I am sorry for this lengthy tome, I was intending to keep it short but…so if you read these ramblings, sit down with a coffee, you’ll need it to stay awake!
How do I start to recount the ride of my 1st [and possibly only 24hr TT] especially when,
a] Dave Fearon has given a stunning [and accurate] account of the ride and b] I have the attention span of a Goldfish.[especially when it comes to riding a bike].
I thought I’d start by telling you of the story behind, my desire to put myself through a 24.
Are you siting comfortably, then I’ll begin………. Once upon a time, a long long time ago, [about 1985] the romance of riding the 24 bit and bit hard, I was in my mid 20’s and was busy racing and doing lots of other things and said publicly “I’ll ride it before I’m 30” but alas didn’t, “it’s OK, I’ll ride it before I’m 40” again I didn’t.
Family, Work and Weight were my reasons for not carrying on cycling, there then followed a sabbatical that was to last 20 years [oh how time flies when your having fun]. A few years ago I got back on the bike and the 24 was still a wistful dream, I played at getting fit and losing some weight, I was 23st in 2010. 2015 saw me seriously attempt getting my name on the Guardian Cup for the 3rd time….an attempt that fell one place short.
Regarding the 24 again, I thought ‘if I don’t do it before I’m 60, I probably wont and will always be sorry, I’d always wanted to do the full range of TT’s before I popped my clogs, so at the age of 58, I stuck a stake in the ground and decided to go for the 2016 event.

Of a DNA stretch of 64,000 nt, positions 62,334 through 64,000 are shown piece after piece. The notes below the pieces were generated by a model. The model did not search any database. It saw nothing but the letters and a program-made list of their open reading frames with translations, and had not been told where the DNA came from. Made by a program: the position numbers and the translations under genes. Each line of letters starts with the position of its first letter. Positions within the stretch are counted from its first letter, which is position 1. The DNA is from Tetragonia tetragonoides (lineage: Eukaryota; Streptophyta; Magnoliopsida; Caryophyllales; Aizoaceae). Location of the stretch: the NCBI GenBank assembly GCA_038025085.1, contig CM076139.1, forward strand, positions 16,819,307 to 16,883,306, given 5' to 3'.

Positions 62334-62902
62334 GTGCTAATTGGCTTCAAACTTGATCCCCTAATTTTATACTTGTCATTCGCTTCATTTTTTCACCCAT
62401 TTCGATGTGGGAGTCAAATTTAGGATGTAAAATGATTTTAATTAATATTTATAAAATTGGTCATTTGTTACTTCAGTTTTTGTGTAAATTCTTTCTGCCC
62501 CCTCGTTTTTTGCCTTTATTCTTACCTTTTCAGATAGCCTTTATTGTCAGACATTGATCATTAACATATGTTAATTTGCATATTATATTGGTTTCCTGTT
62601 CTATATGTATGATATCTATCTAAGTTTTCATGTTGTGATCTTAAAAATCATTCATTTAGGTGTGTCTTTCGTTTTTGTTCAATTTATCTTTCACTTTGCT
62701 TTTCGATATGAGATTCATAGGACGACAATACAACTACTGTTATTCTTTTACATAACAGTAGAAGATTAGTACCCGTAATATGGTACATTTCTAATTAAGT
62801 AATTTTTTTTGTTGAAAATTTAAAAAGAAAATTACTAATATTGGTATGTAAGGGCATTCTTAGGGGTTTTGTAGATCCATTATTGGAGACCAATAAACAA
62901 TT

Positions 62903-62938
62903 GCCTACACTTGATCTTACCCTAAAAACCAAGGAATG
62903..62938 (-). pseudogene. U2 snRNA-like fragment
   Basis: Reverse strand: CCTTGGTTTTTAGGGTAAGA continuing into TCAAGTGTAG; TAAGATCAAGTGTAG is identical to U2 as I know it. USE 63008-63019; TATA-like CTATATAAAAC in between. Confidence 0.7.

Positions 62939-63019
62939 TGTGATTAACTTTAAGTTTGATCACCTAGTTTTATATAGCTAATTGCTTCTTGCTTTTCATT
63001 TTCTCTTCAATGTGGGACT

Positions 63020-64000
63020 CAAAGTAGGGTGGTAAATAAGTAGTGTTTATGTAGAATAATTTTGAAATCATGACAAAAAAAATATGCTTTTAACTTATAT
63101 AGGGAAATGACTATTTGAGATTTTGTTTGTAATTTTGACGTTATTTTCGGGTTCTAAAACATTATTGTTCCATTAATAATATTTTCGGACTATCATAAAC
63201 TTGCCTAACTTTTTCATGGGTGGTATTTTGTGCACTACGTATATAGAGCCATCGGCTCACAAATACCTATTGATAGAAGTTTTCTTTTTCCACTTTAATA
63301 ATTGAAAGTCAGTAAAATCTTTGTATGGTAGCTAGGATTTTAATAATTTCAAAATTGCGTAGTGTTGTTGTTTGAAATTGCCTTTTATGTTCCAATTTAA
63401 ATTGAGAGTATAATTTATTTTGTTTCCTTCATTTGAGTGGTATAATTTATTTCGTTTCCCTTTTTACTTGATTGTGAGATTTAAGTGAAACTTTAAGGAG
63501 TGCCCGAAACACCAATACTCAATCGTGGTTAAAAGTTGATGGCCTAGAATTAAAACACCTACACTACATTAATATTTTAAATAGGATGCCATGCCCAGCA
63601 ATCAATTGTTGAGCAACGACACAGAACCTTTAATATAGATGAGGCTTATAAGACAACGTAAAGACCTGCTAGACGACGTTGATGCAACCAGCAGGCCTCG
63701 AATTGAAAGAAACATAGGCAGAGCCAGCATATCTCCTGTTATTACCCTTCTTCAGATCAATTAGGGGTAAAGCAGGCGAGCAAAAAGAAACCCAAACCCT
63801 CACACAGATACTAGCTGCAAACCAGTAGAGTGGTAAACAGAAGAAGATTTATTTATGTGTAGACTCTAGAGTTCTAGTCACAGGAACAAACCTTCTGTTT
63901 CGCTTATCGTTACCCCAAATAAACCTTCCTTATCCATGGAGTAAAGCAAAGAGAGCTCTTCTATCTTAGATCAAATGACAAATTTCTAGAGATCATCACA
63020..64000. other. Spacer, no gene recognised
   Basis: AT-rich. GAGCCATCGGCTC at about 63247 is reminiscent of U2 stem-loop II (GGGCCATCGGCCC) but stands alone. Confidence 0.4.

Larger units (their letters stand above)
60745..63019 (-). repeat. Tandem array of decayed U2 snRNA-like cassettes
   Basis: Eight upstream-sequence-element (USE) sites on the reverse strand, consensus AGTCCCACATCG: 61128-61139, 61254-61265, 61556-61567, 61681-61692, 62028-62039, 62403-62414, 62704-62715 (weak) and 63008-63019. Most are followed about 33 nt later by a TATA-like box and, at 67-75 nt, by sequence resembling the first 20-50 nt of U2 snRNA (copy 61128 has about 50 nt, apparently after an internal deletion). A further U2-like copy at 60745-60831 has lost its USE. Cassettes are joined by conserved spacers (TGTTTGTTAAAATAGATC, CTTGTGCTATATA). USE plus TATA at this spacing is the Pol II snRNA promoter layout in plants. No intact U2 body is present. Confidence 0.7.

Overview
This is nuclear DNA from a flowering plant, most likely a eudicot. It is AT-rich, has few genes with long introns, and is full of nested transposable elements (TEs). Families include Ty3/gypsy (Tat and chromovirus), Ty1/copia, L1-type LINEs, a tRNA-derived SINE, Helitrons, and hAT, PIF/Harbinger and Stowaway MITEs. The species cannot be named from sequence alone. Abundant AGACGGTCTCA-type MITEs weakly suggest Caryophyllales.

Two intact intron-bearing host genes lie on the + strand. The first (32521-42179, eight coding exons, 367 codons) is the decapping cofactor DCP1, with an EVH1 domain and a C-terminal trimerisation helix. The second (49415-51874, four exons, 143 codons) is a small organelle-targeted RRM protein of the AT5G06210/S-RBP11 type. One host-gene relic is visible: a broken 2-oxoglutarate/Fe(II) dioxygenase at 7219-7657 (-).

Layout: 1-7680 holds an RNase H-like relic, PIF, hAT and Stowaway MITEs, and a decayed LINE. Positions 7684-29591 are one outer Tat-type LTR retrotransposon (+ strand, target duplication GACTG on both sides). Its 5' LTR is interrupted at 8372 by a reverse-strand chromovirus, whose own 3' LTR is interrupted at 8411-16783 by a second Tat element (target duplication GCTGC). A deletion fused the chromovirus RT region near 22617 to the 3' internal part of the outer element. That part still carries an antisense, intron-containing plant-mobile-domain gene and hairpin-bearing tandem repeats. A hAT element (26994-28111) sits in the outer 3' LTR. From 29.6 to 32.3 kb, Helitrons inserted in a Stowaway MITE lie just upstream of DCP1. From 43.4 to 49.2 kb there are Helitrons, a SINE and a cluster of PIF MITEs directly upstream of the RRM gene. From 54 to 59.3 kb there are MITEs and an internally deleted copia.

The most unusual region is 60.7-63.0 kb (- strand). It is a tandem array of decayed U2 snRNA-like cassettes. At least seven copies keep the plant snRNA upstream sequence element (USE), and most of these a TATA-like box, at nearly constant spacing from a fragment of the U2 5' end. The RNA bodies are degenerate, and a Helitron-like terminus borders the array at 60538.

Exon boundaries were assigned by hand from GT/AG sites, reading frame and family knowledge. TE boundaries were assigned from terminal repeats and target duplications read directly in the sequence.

I didn’t want to break any records, our own club mark of 457 miles was set by Robert Stapleton in 1972 when he won the event, it is a seriously high standard for all but the best cyclists.
As Dave says the 24 is a mystical and special event, all I wanted to do was to do the best I could, not letting myself down and making the sacrifices made by my support team worthwhile.
Preparation I decided that my best chance of finishing the event was to try for long rides and lots of miles, aiming for 7000+ mile in the period Jan 1 to event in July….
So I did, often I’d go out on my own and ride with the Wrinklies then go and do another 60-70 miles on my own on the way home, I’d also do 60 after the Saturday training ride, club runs with an extra loop on the way home…8-10hr rides were quite common place in all weathers, often going out again when my body was saying ‘stop and stay in bed’.
I also decided that as well as riding the club 10’s, I’d ride 2 open TT’s per month thru the spring and summer, I did 3 x 25’s, fastest being a 1:03:28, 3 x 50’s, fastest being 2:07:47 and 2 x 100’s, fastest was 4:33:28…longest ride was 194miles, biggest weekly mileage was 420 miles, total mileage from Jan1 to event was 7200+..
I know I sound like some sort of beast, but you need to understand that since I was seriously ill 9 years ago, my normally driven nature got even more driven!
I didn’t have to ask for help for a support team, I was inundated with offers of help which blew me away. Dave, Graham, Syd and Ged [Ged even made sure he was at home from Spain especially for the event] were the eventual quartet.
I listened to the very experienced voices of Graham Gregory and Dave Fearon.
So to the event, when Syd Rimmer and I picked up my hire van [you don’t need one of these but for £150 it was worth it]. IT’S HUGE, I thought, but using the old adage that ‘you fill the space you have’ I filled it.
With Dave’s 24 notes as a guide I’d covered every eventuality. Most of the stuff I packed, I hoped I wouldn’t need, but it was comforting to know it was there.
So to the ride.